On Friday, Day 38 of demonetisation, a day when the one of the most unproductive Parliament sessions came to a close, signs are evident that the Bharatiya Janata Party (BJP) is getting increasingly nervous about the electoral fallout of such a seismic change.
Reforms have always had a complex relationship with electoral politics. One of the reasons why political leaders shy away from initiating bold, transformative change is that very often the initial disruption lasts long enough to trigger an electoral backlash, and the eventual benefits are enjoyed by the regime that follows. This is, however, true only of structural alterations, not incremental steps, and demonetisation falls firmly in the former category.
As an administrator, Narendra Modi has never been risk-averse. If that mindset enabled him to take such a huge policy gamble, his supreme self-confidence as a mass leader and deep connect with people perhaps led him to believe that he will always be in control of the narrative, no matter how strange the beast that was unleashed.
The calculation perhaps was that the initial disruption could be limited to a short-term (if intense) inconvenience and the system would slowly reboot, to hit the stock and regeneration of black money by ushering in a less-cash regime, widen the tax net, banking network and generate some sort of revenue for the government, either in the form of tax revenues or reduction in the RBI's liability over destroyed currency notes. The push to a digital economy, as Firstpost had written on Thursday, is not a shift in narrative, but a logical continuation of the decommissioning strategy.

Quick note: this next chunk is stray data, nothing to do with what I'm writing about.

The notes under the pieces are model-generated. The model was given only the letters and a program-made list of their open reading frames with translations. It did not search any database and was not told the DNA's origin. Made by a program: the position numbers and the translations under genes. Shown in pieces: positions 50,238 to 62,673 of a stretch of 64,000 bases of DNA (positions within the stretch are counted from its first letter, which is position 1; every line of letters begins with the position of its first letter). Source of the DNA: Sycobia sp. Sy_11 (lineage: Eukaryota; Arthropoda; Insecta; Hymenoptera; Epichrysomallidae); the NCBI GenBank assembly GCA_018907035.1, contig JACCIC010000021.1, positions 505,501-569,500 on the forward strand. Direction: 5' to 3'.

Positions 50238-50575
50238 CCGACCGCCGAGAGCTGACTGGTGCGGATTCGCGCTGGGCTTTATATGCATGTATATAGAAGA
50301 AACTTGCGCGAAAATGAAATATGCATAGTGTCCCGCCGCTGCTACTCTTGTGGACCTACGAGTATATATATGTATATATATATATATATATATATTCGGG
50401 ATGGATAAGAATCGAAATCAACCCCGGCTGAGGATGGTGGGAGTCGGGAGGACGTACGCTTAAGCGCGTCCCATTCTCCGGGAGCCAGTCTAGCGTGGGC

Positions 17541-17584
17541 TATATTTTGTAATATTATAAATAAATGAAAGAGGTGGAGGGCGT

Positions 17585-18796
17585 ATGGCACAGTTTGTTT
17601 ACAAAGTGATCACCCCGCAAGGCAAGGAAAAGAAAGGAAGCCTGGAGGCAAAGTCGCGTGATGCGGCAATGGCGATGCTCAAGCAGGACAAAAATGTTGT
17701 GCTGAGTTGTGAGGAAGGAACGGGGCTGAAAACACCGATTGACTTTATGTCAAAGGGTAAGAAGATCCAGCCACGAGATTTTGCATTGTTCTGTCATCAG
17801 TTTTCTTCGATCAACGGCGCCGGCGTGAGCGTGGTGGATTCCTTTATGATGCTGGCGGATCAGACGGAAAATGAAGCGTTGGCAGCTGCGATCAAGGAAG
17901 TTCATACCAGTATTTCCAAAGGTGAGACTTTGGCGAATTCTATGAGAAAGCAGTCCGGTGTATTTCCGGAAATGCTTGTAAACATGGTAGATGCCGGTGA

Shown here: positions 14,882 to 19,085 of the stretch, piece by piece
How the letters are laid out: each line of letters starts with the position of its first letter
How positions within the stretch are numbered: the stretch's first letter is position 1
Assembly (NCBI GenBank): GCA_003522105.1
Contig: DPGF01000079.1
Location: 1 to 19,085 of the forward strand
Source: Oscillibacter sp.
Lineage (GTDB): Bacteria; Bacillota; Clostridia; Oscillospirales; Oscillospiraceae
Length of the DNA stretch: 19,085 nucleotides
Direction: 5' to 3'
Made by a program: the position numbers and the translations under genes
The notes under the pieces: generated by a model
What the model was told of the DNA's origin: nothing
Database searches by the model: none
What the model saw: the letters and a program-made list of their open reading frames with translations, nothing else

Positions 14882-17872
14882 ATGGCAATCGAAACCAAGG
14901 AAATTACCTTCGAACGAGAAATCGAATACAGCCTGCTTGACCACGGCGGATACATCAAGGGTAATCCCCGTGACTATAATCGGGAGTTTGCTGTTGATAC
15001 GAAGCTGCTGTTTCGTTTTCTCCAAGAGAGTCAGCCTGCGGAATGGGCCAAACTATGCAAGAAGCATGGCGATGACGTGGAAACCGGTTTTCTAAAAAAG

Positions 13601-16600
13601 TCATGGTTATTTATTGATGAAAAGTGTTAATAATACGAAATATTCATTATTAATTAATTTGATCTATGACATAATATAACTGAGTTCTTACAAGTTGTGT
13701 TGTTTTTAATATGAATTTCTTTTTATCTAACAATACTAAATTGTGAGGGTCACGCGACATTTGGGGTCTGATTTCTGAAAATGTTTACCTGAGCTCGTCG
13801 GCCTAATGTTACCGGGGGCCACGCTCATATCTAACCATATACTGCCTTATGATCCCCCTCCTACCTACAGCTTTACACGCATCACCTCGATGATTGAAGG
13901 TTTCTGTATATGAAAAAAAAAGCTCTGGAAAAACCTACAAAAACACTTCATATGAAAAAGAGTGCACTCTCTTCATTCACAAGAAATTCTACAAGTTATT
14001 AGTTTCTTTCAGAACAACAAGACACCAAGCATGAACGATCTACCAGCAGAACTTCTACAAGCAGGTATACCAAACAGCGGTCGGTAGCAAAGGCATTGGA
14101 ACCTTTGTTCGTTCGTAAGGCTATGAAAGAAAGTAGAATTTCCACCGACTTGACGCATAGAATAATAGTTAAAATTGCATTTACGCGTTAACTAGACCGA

But the problem lay with the undistributed term "short term". How short is short term? Let us assume that the inconveniences and difficulties ushered in by the reforms last (as some critical estimates have put it) for six months. This period matters little, is indeed inconsequential, in the life of a nation undergoing a transformative change. But during each of these 180 days — as lives are lost, jobs are hit, the poor come under duress and people run out of cash and patience — the decision would have extracted a huge political price that any party or any leader can ill afford, no matter how influential and popular he or she may be.
The prime minister had initially sought a 50-day deadline for an end to disruption, even as queues grew longer and public endurance ran thinner. He later introduced a qualifier to the deadline, indicating that things will only begin to fall in place after 50 days. That was perhaps the first sign that the plan (assuming there was one) was going awry.
For a communicator extraordinaire obsessed with controlling the narrative, the Prime Minister has successfully avoided a debate in the Parliament. But a myopic Opposition, who made his job simpler by disrupting the House repeatedly until the penultimate day when they realised they had lost a golden opportunity to pile on the pressure, is only a part of Modi's problem. His bigger problem is managing perception, and here, recent events indicate that the script is running out of control.